This is going to be very difficult for me to write. Okay, you know that’s not true. If you’ve read any of my other posts—like my fictional case study—you know I love to weave stories.
Stories are powerful. They linger. They make an impression. In some cases, they’re passed down for generations. Stories can play upon memories and hopes and sometimes compel you to take action.
Imagine taking that power and entwining it with your marketing. Actually, you don’t need to imagine it. Let’s talk about how you can do it. In the next 1,000 words or so, I’ll share with you the importance of the story.
First, let’s understand the process. Clearly, you can’t cram 1,000 words onto a coupon and set it free to your customers. I assure you that’s not going to work.
So, what’s the point, you ask? Why are we even talking about creating stories? Because you are going to base your coupon launch on your story. You’re going to take the choicest elements of your story and use them in your marketing. But you need the story first, right?
Why Use Stories in Your Marketing?
Did you notice above when I said stories linger, make an impression, and perhaps even compel someone to take action? Aren’t those the exact things you want your marketing to do?
Depending on what you sell, it may be difficult to find a story behind it. But I would say there’s a story for anything if you took the time to think about it.
If you can come up with a story that resonates with people—with your audience—you have a winner. Especially if it does what every marketer wants their audience to do—take action. Buy your product or service.
I can almost hear the moaning as you all say, but how? I sell cookie jars. I don’t know any stories about cookie jars.
I admit cookie jars are going to be easy to come up with stories for. Multiple stories about them popped into my head immediately. Some based on memory, some sprang from the creative side of my brain.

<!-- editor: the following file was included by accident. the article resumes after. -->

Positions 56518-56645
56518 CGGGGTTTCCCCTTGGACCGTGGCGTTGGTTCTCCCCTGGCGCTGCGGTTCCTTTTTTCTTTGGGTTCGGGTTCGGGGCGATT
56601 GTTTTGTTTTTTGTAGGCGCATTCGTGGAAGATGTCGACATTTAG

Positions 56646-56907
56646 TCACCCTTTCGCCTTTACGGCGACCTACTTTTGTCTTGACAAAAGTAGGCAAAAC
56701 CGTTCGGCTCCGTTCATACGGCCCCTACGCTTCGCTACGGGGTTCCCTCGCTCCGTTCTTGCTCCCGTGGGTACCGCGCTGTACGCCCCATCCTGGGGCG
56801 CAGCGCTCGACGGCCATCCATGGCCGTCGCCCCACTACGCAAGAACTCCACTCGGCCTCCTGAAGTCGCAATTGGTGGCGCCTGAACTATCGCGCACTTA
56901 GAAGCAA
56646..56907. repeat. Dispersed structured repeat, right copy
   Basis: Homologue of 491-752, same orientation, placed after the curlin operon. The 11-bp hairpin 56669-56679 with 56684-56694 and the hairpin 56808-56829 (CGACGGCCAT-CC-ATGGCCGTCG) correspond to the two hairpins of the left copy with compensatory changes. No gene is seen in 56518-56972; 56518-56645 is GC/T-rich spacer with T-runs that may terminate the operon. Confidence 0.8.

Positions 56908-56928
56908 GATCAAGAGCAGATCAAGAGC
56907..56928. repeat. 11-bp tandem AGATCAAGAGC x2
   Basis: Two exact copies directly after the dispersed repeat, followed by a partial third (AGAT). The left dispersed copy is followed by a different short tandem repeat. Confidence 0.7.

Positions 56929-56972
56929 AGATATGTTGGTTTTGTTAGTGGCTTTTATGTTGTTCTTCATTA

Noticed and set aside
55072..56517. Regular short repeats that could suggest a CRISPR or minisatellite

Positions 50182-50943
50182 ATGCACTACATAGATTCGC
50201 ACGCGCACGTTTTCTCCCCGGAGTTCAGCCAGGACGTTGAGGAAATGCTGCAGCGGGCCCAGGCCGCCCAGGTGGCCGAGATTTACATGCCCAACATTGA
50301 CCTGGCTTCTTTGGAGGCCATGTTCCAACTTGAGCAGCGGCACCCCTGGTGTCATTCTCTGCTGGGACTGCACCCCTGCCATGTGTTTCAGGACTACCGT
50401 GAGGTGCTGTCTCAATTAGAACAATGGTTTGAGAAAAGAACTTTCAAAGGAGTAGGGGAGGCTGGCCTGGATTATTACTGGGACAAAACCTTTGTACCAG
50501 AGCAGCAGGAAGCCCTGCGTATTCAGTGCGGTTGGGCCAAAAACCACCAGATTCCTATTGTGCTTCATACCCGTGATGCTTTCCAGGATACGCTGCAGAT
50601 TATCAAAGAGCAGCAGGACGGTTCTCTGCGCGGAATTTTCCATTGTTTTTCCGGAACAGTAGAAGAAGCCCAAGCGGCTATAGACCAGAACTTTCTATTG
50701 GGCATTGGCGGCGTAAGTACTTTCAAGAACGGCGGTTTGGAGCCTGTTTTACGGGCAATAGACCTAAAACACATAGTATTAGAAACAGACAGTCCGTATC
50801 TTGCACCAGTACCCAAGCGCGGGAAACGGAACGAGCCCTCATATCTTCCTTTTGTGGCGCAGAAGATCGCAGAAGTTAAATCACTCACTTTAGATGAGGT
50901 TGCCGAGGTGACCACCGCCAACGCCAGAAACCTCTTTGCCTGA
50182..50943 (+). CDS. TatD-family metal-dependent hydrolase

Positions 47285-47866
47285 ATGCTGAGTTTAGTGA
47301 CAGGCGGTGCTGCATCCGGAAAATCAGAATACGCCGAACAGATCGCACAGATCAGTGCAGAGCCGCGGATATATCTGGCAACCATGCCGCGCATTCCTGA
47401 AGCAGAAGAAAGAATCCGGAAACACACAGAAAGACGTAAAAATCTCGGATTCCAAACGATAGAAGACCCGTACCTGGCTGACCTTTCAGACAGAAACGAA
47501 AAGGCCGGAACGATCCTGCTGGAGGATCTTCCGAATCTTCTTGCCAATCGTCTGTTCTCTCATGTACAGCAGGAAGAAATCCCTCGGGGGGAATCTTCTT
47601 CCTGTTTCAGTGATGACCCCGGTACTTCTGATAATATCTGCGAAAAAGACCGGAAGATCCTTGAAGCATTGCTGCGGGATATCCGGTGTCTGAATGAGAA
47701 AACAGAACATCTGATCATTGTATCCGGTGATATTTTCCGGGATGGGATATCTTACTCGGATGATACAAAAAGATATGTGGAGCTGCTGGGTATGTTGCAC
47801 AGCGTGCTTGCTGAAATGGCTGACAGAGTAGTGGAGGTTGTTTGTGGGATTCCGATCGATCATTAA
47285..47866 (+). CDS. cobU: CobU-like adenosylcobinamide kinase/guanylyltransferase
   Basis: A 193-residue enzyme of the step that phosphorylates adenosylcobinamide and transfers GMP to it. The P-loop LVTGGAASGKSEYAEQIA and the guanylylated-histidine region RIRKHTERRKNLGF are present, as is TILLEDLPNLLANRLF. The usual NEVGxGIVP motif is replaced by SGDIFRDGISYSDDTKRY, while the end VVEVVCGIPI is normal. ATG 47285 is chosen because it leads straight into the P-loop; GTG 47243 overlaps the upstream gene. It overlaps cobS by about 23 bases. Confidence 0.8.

I thought of a great story about getting your hand smacked while it was still in the jar, and I’m not telling you if that was a memory or fiction.
If you don’t sell anything that easily conjures up memories and stories, don’t despair. Do some brainstorming. Seriously. Have you ever played word association games? Write down whatever your product makes you think of, no matter how silly it seems. The purpose of this step is just to get your brain firing.
You may need to let it sit for a while. Then come back with fresh eyes. Is there a common thread visible? What about your product impacts you? If you find that thread, you have the basis for your story. You have the thread to pull.
But what if you’re stumped? Ask for input. Ask someone else to go through the same process with you. Between the two of you, the story may gel.
Uncovering a Narrative
I’m sorry if you thought the last step was hard because this one is going to be harder. Especially if you’re not a natural born writer. And even then, some stories only come into this world with a lot of hard work and sweat.
But keep your eyes on the prize. Remember what the prize is? Your awesome marketing campaign that is going to resonate with your customers and get them to take action.